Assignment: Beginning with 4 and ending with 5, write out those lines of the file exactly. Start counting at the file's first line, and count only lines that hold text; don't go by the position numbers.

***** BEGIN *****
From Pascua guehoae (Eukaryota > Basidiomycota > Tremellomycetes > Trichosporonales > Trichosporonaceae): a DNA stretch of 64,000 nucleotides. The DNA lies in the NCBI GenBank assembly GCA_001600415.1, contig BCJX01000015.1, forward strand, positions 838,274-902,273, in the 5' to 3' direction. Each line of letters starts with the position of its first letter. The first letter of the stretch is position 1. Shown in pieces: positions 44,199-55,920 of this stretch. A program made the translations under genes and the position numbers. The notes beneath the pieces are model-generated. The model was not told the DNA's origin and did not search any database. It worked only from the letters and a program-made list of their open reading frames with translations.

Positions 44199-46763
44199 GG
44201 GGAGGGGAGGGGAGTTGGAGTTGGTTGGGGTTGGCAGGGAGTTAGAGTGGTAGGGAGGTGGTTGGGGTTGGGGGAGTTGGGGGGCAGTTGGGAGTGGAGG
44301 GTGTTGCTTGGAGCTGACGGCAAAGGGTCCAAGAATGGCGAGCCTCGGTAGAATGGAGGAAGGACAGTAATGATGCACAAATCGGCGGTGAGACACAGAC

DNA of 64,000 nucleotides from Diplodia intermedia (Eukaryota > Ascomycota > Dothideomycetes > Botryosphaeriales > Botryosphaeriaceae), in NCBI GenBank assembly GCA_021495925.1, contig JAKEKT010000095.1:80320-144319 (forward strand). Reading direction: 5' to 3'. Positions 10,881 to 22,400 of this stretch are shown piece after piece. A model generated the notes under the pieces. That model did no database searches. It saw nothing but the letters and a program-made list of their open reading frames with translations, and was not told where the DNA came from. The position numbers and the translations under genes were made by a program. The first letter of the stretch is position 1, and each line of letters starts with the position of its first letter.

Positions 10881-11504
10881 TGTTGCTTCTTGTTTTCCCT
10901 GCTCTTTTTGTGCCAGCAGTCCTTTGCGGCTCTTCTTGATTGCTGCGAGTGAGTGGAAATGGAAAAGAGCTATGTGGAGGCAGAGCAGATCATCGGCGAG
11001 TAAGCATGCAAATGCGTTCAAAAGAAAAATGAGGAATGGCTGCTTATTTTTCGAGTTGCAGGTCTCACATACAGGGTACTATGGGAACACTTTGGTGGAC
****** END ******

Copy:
44201 GGAGGGGAGGGGAGTTGGAGTTGGTTGGGGTTGGCAGGGAGTTAGAGTGGTAGGGAGGTGGTTGGGGTTGGGGGAGTTGGGGGGCAGTTGGGAGTGGAGG
44301 GTGTTGCTTGGAGCTGACGGCAAAGGGTCCAAGAATGGCGAGCCTCGGTAGAATGGAGGAAGGACAGTAATGATGCACAAATCGGCGGTGAGACACAGAC